Enron, the energy company that went from being a darling of the dot com era to bust, has become a household word, synonymous with spectacular failure, and unbridled greed. It even gave its name to a rollercoaster ride in The Simpsons - "the Enron Ride of Broken Dreams" (it is replayed here).
Enron: the Smartest Guys in the Room tries to answer the obvious question: how did they get away with it? How could a multi-billion dollar company, that was once the seventh largest in the States employing 21,000, have duped so many people for so long? While the company was losing money hand over fist, it still managed to post profits for its shareholders, pushing its shareprice ever higher (it shot to almost $90 before crashing through the floor). Not only did top executives maintain the illusion of an incredibly successful company, they did it as they sold out their own shareholdings for multimillions.
Alex Gibney's documentary could have taken many tacks but since the script is adapted from a book by a couple of business journalists, Bethany McLean and Peter Elkind, the focus is very much on the drama at the apex of the failed megacorp. It's ironic that the journalists write for Fortune magazine which regularly lauded Enron both on its cover and between its sheets. Then again, most publications were way off the mark where Enron was concerned.
An electricity linesman tells us briefly about how he watched his pension evaporate with Enron's collapse and a chaplain confides that some of the workforce are still recovering emotionally from the debacle, but the documentary retains a cool distance from the misery suffered by the rank and file. It seems there was not enough room to fit them into the Greek tragedy schema of the doc.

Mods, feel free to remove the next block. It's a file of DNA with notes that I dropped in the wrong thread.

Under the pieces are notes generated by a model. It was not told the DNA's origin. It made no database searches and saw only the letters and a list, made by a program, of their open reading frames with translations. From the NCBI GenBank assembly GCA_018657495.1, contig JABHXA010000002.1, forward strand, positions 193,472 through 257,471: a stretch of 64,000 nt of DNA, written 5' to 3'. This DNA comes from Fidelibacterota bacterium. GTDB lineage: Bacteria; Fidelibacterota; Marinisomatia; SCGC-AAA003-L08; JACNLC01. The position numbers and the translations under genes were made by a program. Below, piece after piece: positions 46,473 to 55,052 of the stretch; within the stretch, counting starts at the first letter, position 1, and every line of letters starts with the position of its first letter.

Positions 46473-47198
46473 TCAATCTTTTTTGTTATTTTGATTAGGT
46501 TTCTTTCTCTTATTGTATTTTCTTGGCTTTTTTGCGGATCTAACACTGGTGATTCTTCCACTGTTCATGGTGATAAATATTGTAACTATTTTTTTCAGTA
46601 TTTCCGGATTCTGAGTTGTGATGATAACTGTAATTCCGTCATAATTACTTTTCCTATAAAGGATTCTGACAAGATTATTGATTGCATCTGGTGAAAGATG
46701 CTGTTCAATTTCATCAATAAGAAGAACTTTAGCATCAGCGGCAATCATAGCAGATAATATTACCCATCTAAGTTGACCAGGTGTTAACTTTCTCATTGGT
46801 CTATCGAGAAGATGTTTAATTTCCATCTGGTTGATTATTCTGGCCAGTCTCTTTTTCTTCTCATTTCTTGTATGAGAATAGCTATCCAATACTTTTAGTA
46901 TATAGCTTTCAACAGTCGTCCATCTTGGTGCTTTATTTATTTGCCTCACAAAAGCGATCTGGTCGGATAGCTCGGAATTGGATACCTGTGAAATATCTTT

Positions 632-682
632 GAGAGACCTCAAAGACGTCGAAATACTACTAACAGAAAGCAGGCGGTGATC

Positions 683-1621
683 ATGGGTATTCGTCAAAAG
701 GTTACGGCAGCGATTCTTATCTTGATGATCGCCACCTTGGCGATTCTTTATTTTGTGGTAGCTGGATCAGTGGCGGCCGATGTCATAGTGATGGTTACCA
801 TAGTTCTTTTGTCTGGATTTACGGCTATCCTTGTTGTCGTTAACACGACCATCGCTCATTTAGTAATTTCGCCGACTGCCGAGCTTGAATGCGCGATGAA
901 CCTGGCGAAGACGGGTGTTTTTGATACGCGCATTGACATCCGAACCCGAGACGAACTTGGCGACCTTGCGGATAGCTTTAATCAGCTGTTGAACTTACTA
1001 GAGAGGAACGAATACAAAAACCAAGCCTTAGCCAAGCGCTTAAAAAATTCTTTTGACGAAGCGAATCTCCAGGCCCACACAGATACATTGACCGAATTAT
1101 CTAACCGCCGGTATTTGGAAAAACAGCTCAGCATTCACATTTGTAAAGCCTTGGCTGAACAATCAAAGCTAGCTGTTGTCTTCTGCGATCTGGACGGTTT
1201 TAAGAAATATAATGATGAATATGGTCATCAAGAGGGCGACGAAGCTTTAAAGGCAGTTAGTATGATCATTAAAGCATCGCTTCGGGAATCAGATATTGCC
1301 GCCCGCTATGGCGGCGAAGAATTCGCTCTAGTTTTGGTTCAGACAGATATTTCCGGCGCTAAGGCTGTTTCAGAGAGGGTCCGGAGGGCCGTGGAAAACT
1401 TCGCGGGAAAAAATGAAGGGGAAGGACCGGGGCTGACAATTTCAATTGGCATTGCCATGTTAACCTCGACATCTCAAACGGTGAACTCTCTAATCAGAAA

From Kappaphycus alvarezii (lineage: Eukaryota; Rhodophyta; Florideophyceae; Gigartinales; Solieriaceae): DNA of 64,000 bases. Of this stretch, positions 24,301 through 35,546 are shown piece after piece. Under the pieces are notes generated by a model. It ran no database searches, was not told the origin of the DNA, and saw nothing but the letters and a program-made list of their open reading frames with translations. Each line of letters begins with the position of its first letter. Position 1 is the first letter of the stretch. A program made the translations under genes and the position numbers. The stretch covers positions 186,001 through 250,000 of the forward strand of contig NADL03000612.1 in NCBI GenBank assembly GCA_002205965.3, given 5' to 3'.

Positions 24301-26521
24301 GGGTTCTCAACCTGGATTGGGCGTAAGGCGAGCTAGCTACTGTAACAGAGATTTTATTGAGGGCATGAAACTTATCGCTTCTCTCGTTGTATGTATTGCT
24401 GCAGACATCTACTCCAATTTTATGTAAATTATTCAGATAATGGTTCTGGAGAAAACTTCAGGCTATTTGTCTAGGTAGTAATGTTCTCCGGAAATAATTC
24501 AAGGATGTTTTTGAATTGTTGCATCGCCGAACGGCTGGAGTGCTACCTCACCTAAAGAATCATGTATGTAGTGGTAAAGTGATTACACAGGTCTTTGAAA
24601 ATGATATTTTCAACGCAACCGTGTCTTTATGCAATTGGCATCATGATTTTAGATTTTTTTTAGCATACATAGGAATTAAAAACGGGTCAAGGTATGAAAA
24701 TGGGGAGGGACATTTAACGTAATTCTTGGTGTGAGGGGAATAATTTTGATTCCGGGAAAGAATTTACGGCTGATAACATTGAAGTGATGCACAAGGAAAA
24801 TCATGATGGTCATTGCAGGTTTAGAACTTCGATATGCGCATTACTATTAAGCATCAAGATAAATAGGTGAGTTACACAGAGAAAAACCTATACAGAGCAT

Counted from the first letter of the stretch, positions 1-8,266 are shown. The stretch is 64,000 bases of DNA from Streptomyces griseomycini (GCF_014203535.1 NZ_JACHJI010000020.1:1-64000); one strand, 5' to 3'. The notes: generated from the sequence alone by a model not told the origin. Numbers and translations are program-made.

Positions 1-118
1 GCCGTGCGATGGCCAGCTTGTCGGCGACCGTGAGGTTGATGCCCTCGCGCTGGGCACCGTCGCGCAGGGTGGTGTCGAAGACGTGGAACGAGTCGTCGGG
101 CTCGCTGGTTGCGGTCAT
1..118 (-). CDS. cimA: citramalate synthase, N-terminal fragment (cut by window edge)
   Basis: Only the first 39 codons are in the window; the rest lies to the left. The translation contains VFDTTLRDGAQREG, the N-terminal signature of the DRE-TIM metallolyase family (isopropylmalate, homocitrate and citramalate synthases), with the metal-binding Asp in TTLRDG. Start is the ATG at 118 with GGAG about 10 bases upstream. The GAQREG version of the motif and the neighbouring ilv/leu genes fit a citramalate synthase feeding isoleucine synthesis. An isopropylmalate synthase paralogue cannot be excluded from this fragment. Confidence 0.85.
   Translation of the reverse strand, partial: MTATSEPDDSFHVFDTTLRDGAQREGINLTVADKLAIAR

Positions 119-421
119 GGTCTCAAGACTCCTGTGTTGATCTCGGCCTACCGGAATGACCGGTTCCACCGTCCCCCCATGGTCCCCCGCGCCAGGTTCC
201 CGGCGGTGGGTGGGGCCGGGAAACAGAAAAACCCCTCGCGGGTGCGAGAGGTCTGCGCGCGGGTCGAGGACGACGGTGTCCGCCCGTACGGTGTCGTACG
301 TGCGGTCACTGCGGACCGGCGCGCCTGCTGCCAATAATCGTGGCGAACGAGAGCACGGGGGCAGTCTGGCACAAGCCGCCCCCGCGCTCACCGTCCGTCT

It does however paint a vivid picture of the cut-throat atmosphere that executives CEO Jeff Skilling and chairman Kenneth Lay ("the smartest guys" of the ironic title) cultivated within their organization, and the corporate sleaze and the hubris that would complete their undoing.
In the course of this post-mortem, and pre-trial primer - Skilling and Lay go to trial in early 2006 - it shows that Enron was only part of a web of collusion that involved major banks, accountants, stock analysts, politicans, and even the president, who is an old family friend of fellow-Texan Kenneth Lay. As one interviewee puts it: "No one who was supposed to say no, said no."
At times it is hard to keep up with all the personalities and the byzantine business structure that the Enron leaders created around them. The doc's style is fairly conservative, there's just a lot of detail.
But you get the message alright. The doc really hits you in the guts in its depiction of California's rolling blackouts in 2001. The film replays the notorious taped conversations of two Enron energy traders laughing at all the money they're making off "stuffing" Californian grandmothers. One trader is heard calling a power plant and requesting they find an excuse to turn it off so that they can charge customers more money per watt. When a forest fire shuts down a major power line one trader is heard saying, "Burn, baby, burn. That's a beautiful thing." The free market is not friendly.
Watching the doc is like having the ground hollowed out from under your feet. This is the ugly, unvarnished face of capitalism. It will leave you with a queasy sensation that somewhere out there in the financial ether trouble could be brewing again.